Latin America

Austerity and corruption place Brazilian leader in a lonely corner

Widespread anti-government marches show how Rousseff's popularity has fallen

Dilma Rousseff in the capital, Brasilia.
Dilma Rousseff in the capital, Brasilia.UESLEI MARCELINO / REUTERS

In Monday’s edition of the Folha de São Paulo daily, a political cartoon by Jean Galvao shows President Dilma Rousseff standing alone in a dark corner of her presidential palace, and looking angrily out of a window as she counts, one-by-one, the number of people who took part in Sunday’s anti-government protest march.

The cartoon accurately depicts the Brazilian leader’s current situation: with less political support than ever, she is finding herself more and more isolated at the Palácio da Alvorada.

Rousseff’s approval rating has reached its lowest point since 2011, when she was first elected president

On Sunday, hundreds of thousands of Brazilians took to the streets across major cities, and the cry of “Dilma, get out!” was heard all around. Police estimate that a million people took part in the march in São Paulo alone; others say that two million poured out on to the streets across Brazil.

Regardless of the actual numbers in the turn-outs, Rousseff’s approval rating has reached its lowest point since 2011, when she was first elected president. One poll taken before the demonstrations showed that only 23 percent of people interviewed thought she was doing a good job in the more than three months of her second term.

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“I am president of all Brazilians. We need to hear and talk to the people but we also need to remain committed to what we consider essential, such as the fight against corruption and fiscal austerity,” Rousseff said on Monday during an official ceremony.

While she maintains that it was important for the government to “listen to what they are saying in the streets,” many analysts and experts believe the president has little room to negotiate. Her list of allies, with the exception of her closest aides and ministers, grows shorter by the day.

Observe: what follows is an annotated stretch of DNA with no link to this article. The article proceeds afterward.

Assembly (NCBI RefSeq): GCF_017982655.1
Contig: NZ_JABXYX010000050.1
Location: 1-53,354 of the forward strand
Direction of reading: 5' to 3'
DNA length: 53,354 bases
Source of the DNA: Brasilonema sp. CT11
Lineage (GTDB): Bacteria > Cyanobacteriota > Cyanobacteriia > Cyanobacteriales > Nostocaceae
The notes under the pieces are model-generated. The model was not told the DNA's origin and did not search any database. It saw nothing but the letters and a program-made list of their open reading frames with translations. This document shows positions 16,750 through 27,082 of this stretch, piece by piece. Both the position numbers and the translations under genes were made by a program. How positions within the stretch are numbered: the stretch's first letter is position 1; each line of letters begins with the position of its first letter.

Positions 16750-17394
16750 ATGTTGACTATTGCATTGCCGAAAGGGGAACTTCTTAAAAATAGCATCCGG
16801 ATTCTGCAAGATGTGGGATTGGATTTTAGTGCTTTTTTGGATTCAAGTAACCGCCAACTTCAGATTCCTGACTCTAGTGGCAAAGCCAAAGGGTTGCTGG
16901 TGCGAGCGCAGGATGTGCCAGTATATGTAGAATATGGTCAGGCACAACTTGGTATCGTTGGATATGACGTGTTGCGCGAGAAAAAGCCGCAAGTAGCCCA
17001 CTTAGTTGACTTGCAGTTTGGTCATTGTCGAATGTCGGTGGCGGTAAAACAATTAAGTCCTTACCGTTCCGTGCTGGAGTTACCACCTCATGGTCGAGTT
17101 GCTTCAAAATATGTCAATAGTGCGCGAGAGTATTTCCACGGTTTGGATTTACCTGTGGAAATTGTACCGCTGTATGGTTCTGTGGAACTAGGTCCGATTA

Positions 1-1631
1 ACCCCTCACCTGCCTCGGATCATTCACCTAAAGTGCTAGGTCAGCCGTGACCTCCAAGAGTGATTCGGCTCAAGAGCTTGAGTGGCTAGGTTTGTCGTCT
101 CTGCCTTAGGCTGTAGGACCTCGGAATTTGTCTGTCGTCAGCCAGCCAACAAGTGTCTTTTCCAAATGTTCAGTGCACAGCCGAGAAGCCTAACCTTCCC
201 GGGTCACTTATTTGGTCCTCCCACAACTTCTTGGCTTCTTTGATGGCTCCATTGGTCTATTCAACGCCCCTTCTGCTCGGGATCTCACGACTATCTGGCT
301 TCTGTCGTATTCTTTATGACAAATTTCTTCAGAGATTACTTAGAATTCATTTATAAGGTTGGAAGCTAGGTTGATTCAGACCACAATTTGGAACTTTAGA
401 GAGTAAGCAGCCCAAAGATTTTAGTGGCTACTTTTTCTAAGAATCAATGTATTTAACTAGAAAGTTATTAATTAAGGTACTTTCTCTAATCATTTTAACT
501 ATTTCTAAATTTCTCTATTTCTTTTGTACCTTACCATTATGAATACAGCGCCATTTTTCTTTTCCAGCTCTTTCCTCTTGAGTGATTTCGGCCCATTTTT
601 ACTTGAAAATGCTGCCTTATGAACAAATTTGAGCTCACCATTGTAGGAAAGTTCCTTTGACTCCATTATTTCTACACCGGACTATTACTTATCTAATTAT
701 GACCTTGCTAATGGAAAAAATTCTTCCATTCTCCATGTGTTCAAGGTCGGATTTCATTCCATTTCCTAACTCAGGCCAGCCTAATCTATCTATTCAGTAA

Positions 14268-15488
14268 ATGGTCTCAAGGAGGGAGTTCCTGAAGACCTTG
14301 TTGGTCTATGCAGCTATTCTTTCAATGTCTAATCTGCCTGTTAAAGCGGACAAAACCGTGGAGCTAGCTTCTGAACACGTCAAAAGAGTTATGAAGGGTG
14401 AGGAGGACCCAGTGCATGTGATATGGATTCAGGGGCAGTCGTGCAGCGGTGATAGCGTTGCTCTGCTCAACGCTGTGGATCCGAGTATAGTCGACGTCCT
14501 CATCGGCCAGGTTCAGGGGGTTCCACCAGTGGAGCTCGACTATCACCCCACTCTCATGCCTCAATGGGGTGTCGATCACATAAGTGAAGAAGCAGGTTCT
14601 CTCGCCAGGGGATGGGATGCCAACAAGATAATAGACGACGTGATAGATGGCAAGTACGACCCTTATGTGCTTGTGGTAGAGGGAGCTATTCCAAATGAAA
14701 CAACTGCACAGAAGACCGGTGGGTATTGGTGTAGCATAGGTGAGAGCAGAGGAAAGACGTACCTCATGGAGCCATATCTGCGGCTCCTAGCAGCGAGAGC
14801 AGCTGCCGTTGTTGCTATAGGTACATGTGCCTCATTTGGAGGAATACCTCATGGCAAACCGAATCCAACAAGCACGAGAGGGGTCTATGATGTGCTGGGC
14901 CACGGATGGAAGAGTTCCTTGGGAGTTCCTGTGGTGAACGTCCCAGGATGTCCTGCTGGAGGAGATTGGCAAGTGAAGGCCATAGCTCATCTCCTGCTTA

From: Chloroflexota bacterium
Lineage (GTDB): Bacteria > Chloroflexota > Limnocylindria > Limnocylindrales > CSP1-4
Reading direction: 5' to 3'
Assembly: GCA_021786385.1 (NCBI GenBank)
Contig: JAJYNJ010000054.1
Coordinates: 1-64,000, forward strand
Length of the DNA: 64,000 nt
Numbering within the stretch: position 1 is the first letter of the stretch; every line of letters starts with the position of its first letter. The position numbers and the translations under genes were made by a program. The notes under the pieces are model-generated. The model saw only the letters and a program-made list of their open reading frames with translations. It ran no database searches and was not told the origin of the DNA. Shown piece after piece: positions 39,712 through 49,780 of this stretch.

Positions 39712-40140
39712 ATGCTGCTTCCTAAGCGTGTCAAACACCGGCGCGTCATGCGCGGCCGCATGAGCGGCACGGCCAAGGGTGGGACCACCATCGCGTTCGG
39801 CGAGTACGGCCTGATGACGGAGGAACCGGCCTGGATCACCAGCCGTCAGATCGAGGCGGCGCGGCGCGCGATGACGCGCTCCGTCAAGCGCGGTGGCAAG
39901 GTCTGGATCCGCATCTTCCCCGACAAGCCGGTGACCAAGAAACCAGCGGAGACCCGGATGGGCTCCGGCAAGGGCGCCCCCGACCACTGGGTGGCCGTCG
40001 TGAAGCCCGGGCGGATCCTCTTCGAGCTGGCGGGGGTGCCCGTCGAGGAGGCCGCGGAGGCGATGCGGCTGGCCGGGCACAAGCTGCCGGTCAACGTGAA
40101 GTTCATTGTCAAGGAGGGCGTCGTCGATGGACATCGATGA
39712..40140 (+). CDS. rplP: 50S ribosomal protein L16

Even in her own Workers Party (PT), the voices of dissent are becoming louder. Senator Walter Pinheiro, a pillar in the PT, has criticized the government for not acknowledging its mistakes and ignoring the society’s disenchantment with its policies.

Many other PT members are angry over Rousseff’s choice for economy minister: Joaquím Levy, the architect behind the government’s tax hikes and public-spending cuts.

The relationship between Rousseff and her biggest ally in Congress, the PMDB, is also on shaky ground

The relationship between Rousseff and her biggest ally in Congress, the Brazilian Democratic Union Party (PMDB), is also on shaky ground.

The PMDB speakers in both chambers, Eduardo Cunha and Renán Calheiros, were named in a list of more than 40 government officials and businessmen under investigation in connection to a multi-million dollar graft scheme at the state oil company Petrobras.

Some observers predict that the PT-PMDB alliance could break at any moment.

Someone who has been absent since the protests began is Rousseff’s mentor, former President Luiz Inácio Lula da Silva, who was a key supporter during her tough re-election campaign last year.

Lula da Silva and the current president have different characters, with powerful egos that sometimes collide

Trying to unravel how their complicated relationship works is like reading an endless chapter of contemporary Brazilian politics.

Lula da Silva, the founder of the PT, and the current president have different characters, with powerful egos that sometimes collide. Their trust in each other has also been questioned on occasion.

It used to be the PT mobilizing people on to the streets, but that is the past. There is a striking contrast between Sunday’s turnout – where at least one million showed up – and the 40,000 people who came to a rally on Friday organized by Rousseff.

Those who know the president describe her as a loner and distrustful, a person who is very unwilling to recognize her mistakes. They say she also tries to put a barrier between her and the rest of the world – a depiction that Galvao captured in that newspaper cartoon.

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